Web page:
Archive for the ‘DIY’ Category

Microphone Mod: Carvin’s CTM100 via Microphone-Parts.com

Sunday, June 16th, 2013

Carvin CTM100 Tube Mic

“Like butter in a black silk cocktail dress.”

I have been interested in microphone modification for years and I went so far as to purchase a Oktava-Mod mic and modification a few years back. While Michael Joly’s mod did sound great, I wasn’t satisfied because I hadn’t done the work myself. I have been short a tube microphone so I decided to get a cheap Chinese mic and put some time and effort into improving the sound.

I ended up getting a Carvin CTM100 tube microphone which is actually the same mic as the Apex 460. At the time of this post the mic is selling for $179 + $12 shipping, which is quite a bargain. The package comes with a large plastic foam lined case, a mic bag, a decent shock mount, a multipin XLR and a power supply. Out of the box the mic didn’t sound bad actually. Certainly better than I was expected for $200. Some high frequency boost made the mic sound sibilant and too bright. While the high frequency boost gave the impression of detail, the mid range wasn’t terribly clear. The was a pronounced proximity effect similar to most large diameter cardioids, but a little boomier than normal. I was thinking that the boost was more in the low mids than in the bass frequencies.

The modification kit that I bought was from Microphone-Parts.com. I chose the Apex 460 Mod Kit (not the SG version) and for a new capsule, I chose the RK7 which is a darker, more-colored U-47 style capsule. I like my mics darker. Most people choose the RK-12 which is based on AKG’s CK-12 which is much brighter and airy.

The kit including the new capsule is only $209, which seems like a great deal. The service at Microphone-Parts was great. Email questions were responded to quickly and completely. When I placed my order I received a bunch of updates and then the kit arrived in maybe 2 days tops. I was really impressed.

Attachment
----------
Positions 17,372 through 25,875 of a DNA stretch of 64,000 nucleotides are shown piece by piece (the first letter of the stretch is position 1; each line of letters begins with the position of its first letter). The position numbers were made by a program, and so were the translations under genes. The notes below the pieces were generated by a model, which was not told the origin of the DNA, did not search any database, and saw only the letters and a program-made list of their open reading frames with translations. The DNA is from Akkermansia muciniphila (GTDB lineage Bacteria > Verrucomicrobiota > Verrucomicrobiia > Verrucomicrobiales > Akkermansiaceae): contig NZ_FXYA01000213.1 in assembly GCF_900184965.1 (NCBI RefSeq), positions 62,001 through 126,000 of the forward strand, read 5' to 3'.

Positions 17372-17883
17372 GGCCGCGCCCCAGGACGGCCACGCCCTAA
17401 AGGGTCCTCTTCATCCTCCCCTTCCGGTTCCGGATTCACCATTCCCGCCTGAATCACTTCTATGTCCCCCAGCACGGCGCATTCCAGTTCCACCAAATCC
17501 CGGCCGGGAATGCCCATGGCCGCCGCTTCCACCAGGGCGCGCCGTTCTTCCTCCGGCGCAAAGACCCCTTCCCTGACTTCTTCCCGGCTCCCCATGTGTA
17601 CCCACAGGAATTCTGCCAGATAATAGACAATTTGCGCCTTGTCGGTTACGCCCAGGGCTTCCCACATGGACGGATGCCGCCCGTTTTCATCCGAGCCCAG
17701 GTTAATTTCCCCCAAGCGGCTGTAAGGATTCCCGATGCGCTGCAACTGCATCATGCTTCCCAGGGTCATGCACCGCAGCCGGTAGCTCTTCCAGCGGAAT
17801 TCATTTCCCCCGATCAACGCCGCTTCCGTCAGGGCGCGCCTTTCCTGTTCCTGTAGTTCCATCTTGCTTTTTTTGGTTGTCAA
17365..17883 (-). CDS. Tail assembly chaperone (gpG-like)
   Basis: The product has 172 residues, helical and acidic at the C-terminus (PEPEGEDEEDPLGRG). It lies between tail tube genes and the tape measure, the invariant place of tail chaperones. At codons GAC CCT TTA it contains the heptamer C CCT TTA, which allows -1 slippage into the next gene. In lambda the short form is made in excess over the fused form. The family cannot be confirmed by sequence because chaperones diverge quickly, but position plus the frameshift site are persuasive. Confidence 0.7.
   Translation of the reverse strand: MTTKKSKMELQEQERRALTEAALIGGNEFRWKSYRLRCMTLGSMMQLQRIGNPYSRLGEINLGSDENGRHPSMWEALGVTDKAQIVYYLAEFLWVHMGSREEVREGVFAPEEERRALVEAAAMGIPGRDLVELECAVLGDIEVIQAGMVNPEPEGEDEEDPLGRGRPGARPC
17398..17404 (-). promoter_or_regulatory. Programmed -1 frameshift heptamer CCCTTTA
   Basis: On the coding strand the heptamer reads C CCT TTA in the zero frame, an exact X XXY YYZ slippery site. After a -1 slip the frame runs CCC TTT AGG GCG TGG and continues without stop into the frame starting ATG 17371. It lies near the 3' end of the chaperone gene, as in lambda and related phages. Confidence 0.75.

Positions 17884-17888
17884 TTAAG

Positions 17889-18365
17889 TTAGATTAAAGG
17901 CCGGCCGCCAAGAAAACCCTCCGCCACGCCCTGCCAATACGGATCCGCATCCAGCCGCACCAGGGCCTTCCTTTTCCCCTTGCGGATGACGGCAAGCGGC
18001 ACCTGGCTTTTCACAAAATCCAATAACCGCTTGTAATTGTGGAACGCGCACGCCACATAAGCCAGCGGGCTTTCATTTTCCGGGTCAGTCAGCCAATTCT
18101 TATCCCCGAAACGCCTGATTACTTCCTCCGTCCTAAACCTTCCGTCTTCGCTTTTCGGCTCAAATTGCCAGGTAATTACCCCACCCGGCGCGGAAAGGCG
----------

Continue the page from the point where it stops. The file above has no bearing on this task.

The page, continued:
Everything was in order and the mod came with a really nice full-color booklet with directions. The directions are probably the best part of the mod kit. They are clear, specific, they have great suggestions and great advice. There are detailed instructions for desoldering and for how to properly use a solder-sucker pump. There were no weird tools required. A precision screwdriver (size 0 Phillips) was the most exotic tools required, but there are included in every $3 jewelers screwdriver kit. In the directions, emphasis is made on cleaning the flux off the board and connections afterwards which I admit I rarely do for cables or patchbay soldering. Still I had the solvent and QTips.

There are links on the website and in the text that point you to helpful videos and suggestions for tools and supplies to buy. I was able to do the complete mod and test in a leisurely morning. I was careful and I read the directions several times. I was fortunate to not have any missteps along the way and the mic sounds great!

All of the high frequency yuck is gone, the response seems very smooth and very detailed. The upper mid range is accurate and flattering for my voice and gave it the quality of a late 70’s radio personality mic, but with more detail and depth. A former professor of mine, Dr. William Moylan, was always very adamant about using objective, descriptive and accurate language to describe sound and timbre. Unfortunately, the word that seems the most descriptive to me is ‘silky.’ There is a slight bump around 4k and a slight dip at 8-9k. There seems to be a very slight natural compression to the microphone now. Before the mod, transient detail seemed too obvious, maybe even expanded. By constant the microphone seems to have a bit of natural compression. This might be due to the tube or to the slightly thicker and slower moving membrane. The RK7 is a 6 micron. I can’t say that I know for sure what the original in the CTM100 is. I did take some photos of the original diaphragm to compare it to the new one:

Original CTM100 Capsule

This is the original CTM100 capsule and diaphragm. You can easily see that the diaphragm is NOT flat.

Original CTM100 Capsule

In this angle of the original capsule you can see how much dust is on the surface of the diaphragm. This is a brand new mic, so I am pretty sure that the dust is from the manufacturing process.

Effectively all the sibilant frequencies were diminished to the point that I wouldn’t think about reaching for a de-esser. The proximity response seems more gradual and nuanced. The effect could be easily controlled for some reason and there seemed to be more gradations in the boost compared to distance. Overall, I think that the modded microphone sounds fantastic. It will certainly replace my other vocal mics for my own voice and I suspect that I will reach for this mic when I need to tone down an overly bright female or a sibilant/whistle-prone male vocal.